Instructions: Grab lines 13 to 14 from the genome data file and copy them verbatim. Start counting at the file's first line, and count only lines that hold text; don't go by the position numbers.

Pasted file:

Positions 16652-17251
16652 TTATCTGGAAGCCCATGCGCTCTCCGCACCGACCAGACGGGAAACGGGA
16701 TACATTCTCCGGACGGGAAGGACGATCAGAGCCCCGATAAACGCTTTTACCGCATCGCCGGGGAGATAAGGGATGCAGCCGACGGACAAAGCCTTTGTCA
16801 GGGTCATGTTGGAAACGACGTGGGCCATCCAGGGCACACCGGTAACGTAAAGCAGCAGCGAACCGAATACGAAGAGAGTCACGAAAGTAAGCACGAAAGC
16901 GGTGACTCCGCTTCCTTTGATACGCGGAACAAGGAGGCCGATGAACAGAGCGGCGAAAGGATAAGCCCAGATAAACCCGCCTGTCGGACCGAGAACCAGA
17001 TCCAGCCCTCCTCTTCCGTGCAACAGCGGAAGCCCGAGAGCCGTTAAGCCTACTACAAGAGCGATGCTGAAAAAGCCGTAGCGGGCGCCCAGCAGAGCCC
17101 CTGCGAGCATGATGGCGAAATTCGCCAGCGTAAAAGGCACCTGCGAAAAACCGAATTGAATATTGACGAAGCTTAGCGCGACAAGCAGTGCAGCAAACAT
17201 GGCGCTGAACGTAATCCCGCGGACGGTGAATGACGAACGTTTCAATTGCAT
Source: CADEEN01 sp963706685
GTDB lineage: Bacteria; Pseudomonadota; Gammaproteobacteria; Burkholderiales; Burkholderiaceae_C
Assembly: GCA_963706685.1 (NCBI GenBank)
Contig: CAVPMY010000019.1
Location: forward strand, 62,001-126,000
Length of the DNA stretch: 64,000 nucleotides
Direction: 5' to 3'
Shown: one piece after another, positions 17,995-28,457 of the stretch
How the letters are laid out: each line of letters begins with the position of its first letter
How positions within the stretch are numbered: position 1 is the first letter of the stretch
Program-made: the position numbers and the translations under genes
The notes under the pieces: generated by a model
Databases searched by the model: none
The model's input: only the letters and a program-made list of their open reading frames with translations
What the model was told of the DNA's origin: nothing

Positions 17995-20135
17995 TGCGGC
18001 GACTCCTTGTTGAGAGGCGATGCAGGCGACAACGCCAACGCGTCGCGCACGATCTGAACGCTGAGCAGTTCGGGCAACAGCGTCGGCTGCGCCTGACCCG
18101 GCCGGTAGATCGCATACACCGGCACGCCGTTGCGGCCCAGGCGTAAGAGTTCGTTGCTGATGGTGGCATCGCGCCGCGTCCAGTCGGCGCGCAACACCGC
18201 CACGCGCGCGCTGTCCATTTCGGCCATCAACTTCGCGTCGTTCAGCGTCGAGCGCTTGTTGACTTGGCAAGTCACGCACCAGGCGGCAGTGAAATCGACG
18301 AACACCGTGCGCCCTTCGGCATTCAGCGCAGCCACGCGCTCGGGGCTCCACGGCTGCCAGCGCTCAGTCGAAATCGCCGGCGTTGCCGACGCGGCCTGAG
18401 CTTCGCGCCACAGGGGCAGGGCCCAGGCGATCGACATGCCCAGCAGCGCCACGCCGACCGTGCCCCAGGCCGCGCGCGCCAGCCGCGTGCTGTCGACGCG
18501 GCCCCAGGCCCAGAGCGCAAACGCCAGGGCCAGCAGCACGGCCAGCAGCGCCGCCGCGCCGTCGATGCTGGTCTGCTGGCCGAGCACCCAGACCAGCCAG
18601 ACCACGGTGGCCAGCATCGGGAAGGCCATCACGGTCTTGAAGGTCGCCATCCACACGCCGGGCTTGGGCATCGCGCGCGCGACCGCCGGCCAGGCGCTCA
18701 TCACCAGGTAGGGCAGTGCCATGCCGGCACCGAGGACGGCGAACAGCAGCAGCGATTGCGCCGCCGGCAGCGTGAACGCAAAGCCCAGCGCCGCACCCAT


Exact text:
Location: forward strand, 62,001-126,000
Length of the DNA stretch: 64,000 nucleotides